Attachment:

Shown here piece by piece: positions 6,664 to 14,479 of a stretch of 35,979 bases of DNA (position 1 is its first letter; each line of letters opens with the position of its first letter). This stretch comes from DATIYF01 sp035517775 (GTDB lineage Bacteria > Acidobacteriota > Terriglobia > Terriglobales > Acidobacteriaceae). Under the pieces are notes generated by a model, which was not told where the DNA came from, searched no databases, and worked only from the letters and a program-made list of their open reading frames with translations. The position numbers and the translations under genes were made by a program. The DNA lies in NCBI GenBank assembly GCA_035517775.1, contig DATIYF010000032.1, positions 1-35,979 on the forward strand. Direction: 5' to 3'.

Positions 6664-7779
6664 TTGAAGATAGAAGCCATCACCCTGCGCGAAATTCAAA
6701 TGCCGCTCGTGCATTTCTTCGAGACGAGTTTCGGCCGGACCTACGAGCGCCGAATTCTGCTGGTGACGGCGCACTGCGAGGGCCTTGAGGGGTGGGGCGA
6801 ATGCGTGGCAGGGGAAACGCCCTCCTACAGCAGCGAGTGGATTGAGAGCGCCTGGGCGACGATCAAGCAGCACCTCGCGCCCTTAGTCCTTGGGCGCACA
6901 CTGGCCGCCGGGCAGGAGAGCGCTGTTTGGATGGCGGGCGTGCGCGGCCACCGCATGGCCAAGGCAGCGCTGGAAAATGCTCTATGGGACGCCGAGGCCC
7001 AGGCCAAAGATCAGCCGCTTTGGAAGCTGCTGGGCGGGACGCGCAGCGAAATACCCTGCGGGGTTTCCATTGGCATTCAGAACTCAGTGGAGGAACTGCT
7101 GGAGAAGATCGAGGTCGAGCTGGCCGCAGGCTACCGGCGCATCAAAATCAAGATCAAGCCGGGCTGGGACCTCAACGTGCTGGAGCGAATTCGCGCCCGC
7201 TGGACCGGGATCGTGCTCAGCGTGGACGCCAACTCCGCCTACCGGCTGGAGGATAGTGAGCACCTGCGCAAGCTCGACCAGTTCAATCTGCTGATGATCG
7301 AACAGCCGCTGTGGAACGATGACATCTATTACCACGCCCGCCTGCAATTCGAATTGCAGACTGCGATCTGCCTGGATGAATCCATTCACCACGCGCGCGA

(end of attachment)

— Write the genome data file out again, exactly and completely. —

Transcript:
Shown here piece by piece: positions 6,664 to 14,479 of a stretch of 35,979 bases of DNA (position 1 is its first letter; each line of letters opens with the position of its first letter). This stretch comes from DATIYF01 sp035517775 (GTDB lineage Bacteria > Acidobacteriota > Terriglobia > Terriglobales > Acidobacteriaceae). Under the pieces are notes generated by a model, which was not told where the DNA came from, searched no databases, and worked only from the letters and a program-made list of their open reading frames with translations. The position numbers and the translations under genes were made by a program. The DNA lies in NCBI GenBank assembly GCA_035517775.1, contig DATIYF010000032.1, positions 1-35,979 on the forward strand. Direction: 5' to 3'.

Positions 6664-7779
6664 TTGAAGATAGAAGCCATCACCCTGCGCGAAATTCAAA
6701 TGCCGCTCGTGCATTTCTTCGAGACGAGTTTCGGCCGGACCTACGAGCGCCGAATTCTGCTGGTGACGGCGCACTGCGAGGGCCTTGAGGGGTGGGGCGA
6801 ATGCGTGGCAGGGGAAACGCCCTCCTACAGCAGCGAGTGGATTGAGAGCGCCTGGGCGACGATCAAGCAGCACCTCGCGCCCTTAGTCCTTGGGCGCACA
6901 CTGGCCGCCGGGCAGGAGAGCGCTGTTTGGATGGCGGGCGTGCGCGGCCACCGCATGGCCAAGGCAGCGCTGGAAAATGCTCTATGGGACGCCGAGGCCC
7001 AGGCCAAAGATCAGCCGCTTTGGAAGCTGCTGGGCGGGACGCGCAGCGAAATACCCTGCGGGGTTTCCATTGGCATTCAGAACTCAGTGGAGGAACTGCT
7101 GGAGAAGATCGAGGTCGAGCTGGCCGCAGGCTACCGGCGCATCAAAATCAAGATCAAGCCGGGCTGGGACCTCAACGTGCTGGAGCGAATTCGCGCCCGC
7201 TGGACCGGGATCGTGCTCAGCGTGGACGCCAACTCCGCCTACCGGCTGGAGGATAGTGAGCACCTGCGCAAGCTCGACCAGTTCAATCTGCTGATGATCG
7301 AACAGCCGCTGTGGAACGATGACATCTATTACCACGCCCGCCTGCAATTCGAATTGCAGACTGCGATCTGCCTGGATGAATCCATTCACCACGCGCGCGA